This time last season Sunderland were in the Premier League.
Again, they had started the season poorly despite having managed to send bitter Tyneside rivals Newcastle back down to the Championship at the end of the last season after a major resurgence towards the end of the campaign.
This was something that Sunderland fans had become all too accustomed too at this point and the club’s seasons in the Premier League in the few years prior to this had become a continuous cycle. It usually began with a poor first three quarters of the season, followed by a managerial change before the side got it together again in order to narrowly avoid relegation.
As would be expected, many Sunderland fans anticipated something similar when they saw their side struggling at the foot of the table for much of last season but on this occasion, the resurgence never came and Sunderland now find themselves back in the Championship.
Obviously Sunderland have played Championship football before and have earnt themselves promotion to the Premier League but despite this many Sunderland fans feared the worst come the start of this season despite many bookmakers tipping them for at least a top half finish.
Pessimism right on the money
This pessimism, at least so far, has certainly proved accurate. We’re now twelve games into the new season and Sunderland sit second bottom having accumulated just the eight points.
They have also failed to win in each of their last ten matches, losing six of them. This run stretches back as far as the thirteenth of August when Sunderland beat Norwich three-one at Carrow Road in their only league win of the season.
At this point in the season Sunderland already had four points form their first two games having drawn one all in their opener against Derby County. Since then though it has all been downhill for the Black Cats as it has taken them another ten games to double the points total they had at week two.
Perhaps most worryingly of all they have also failed to win any of their last six Championship games at the Stadium of Light after failing to beat QPR at the weekend. In total this now means that Sunderland have not won at home in seventeen matches in all competitions.
Despite this, under-threat Sunderland boss, Simon Grayson, still seems optimistic.
After the game he said, “that’s a small step, and hopefully the small steps that we’re taking will help lead to bigger ones in the next few weeks.”
It must still be said though that if Sunderland continue to perform so poorly, Grayson might not find himself in the job too much longer.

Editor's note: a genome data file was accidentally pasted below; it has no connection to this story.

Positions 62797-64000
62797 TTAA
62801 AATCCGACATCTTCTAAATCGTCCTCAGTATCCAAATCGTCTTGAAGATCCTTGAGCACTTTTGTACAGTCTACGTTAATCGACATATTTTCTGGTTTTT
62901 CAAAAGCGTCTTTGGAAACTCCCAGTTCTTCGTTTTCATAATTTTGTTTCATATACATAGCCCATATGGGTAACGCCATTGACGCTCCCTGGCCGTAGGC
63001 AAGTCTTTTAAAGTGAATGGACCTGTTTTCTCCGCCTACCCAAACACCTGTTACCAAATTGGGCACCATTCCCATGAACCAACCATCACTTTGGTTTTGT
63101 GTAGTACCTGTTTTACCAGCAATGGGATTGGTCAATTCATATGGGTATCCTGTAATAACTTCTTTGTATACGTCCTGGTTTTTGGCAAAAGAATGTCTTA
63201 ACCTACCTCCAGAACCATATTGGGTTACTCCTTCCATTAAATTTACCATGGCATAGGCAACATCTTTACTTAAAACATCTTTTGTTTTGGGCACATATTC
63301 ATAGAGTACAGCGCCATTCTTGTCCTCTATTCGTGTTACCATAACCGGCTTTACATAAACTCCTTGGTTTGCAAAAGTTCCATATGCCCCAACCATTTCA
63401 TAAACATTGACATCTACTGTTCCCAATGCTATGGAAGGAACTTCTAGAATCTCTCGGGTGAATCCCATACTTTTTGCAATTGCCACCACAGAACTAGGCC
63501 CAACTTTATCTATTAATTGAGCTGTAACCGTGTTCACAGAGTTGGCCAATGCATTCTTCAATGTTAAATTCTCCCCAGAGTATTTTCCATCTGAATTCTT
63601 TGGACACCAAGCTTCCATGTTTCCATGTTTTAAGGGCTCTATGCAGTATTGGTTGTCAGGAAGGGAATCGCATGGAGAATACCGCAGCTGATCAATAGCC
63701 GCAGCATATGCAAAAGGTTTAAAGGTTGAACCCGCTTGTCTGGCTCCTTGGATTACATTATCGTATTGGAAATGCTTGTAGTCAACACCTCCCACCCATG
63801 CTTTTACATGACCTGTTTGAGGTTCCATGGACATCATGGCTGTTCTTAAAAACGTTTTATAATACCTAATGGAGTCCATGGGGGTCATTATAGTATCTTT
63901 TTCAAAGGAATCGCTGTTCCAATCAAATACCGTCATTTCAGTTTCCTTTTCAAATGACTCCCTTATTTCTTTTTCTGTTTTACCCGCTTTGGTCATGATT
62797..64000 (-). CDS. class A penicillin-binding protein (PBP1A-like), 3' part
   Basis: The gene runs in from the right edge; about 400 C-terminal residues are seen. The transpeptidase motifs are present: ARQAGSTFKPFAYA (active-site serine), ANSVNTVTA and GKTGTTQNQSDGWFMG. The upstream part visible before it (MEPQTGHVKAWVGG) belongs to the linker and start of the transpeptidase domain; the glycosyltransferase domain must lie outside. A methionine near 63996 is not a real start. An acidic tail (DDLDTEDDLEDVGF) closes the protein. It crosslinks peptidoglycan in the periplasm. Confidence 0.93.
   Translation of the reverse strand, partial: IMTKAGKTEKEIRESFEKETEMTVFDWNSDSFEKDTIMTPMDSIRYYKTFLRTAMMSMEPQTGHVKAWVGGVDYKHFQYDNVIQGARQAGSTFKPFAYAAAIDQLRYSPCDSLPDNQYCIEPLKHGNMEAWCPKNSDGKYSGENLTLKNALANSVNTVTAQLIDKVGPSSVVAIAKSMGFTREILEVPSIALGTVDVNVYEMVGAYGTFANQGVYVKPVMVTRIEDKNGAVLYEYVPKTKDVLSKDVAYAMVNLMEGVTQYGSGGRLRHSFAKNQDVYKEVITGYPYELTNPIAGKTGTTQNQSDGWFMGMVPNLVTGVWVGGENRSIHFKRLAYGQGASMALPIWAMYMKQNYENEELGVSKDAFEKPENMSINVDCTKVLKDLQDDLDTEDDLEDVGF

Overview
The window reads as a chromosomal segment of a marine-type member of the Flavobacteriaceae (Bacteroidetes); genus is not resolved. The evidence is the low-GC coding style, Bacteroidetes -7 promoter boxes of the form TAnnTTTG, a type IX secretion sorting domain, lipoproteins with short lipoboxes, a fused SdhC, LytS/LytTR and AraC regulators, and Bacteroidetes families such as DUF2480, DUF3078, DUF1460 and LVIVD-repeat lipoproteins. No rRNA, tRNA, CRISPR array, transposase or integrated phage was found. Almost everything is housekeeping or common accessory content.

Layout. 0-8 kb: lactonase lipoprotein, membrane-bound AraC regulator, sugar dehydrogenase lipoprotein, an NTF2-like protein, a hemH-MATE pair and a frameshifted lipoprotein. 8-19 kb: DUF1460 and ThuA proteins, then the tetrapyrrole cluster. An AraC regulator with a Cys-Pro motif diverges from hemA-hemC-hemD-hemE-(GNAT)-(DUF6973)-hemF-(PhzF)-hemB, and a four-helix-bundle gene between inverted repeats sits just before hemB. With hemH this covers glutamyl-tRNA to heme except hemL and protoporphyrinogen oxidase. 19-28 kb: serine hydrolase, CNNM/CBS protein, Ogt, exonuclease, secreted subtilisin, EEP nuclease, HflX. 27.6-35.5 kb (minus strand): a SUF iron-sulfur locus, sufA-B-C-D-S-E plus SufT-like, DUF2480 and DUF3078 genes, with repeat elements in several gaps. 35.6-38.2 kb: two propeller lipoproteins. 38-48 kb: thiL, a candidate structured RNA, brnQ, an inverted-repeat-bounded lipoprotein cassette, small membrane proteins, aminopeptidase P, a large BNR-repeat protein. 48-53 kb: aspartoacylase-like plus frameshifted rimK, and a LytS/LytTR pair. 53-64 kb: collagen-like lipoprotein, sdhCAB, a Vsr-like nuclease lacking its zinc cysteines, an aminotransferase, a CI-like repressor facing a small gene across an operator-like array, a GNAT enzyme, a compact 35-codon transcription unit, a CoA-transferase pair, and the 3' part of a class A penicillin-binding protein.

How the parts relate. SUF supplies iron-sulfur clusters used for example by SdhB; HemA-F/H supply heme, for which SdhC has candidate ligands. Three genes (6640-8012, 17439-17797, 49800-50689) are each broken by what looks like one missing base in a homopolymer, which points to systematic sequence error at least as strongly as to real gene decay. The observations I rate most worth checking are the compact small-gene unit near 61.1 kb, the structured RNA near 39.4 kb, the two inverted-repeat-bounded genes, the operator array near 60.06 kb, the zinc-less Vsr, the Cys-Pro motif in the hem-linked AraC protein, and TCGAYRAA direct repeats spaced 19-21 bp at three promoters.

The major issue facing Grayson at the moment is in defence where Sunderland have continued to leak goals in the Championship.
They have already conceded twenty-two goals making them the third worst team defensively in the league. These frailties are particularly concerning when you consider the fact that many of these players, including those at the back, have played Premier League football for a number of years.
When you look at the Sunderland line-up on paper they look like a decent side but clearly the players at this stage are struggling to adapt to life in the Championship. Perhaps this is due to the advancing age of some of the squad’s key players such as John O’Shea and Lee Cattermole but you would still expect a healthier league position than this.
One thing that might boost the hopes of some Black Cats fans is the return of Duncan Watmore. The promising young talent made his first start in ten months against QPR and impressed on his return with some clever passing and good runs.
He is certainly likely to be an important player for the remainder of the season and if he performs to his full potential, one that could help to turn Sunderland’s early season poor form around.
Plenty of time to turn it around
Although Sunderland’s early season form has been disastrous, there is still plenty of time to turn it around but certainly if performances don’t improve the Black Cats will be in severe danger of back to back relegations.
The pre-season pessimism of many fans seems to have been matched by the players’ performances on the pitch and it will take all of Simon Grayson’s ability as a manager to turn this around along with increasingly committed and impressive appearances from those whom he sends out to take points from their opposition.
Written by James Bairstow
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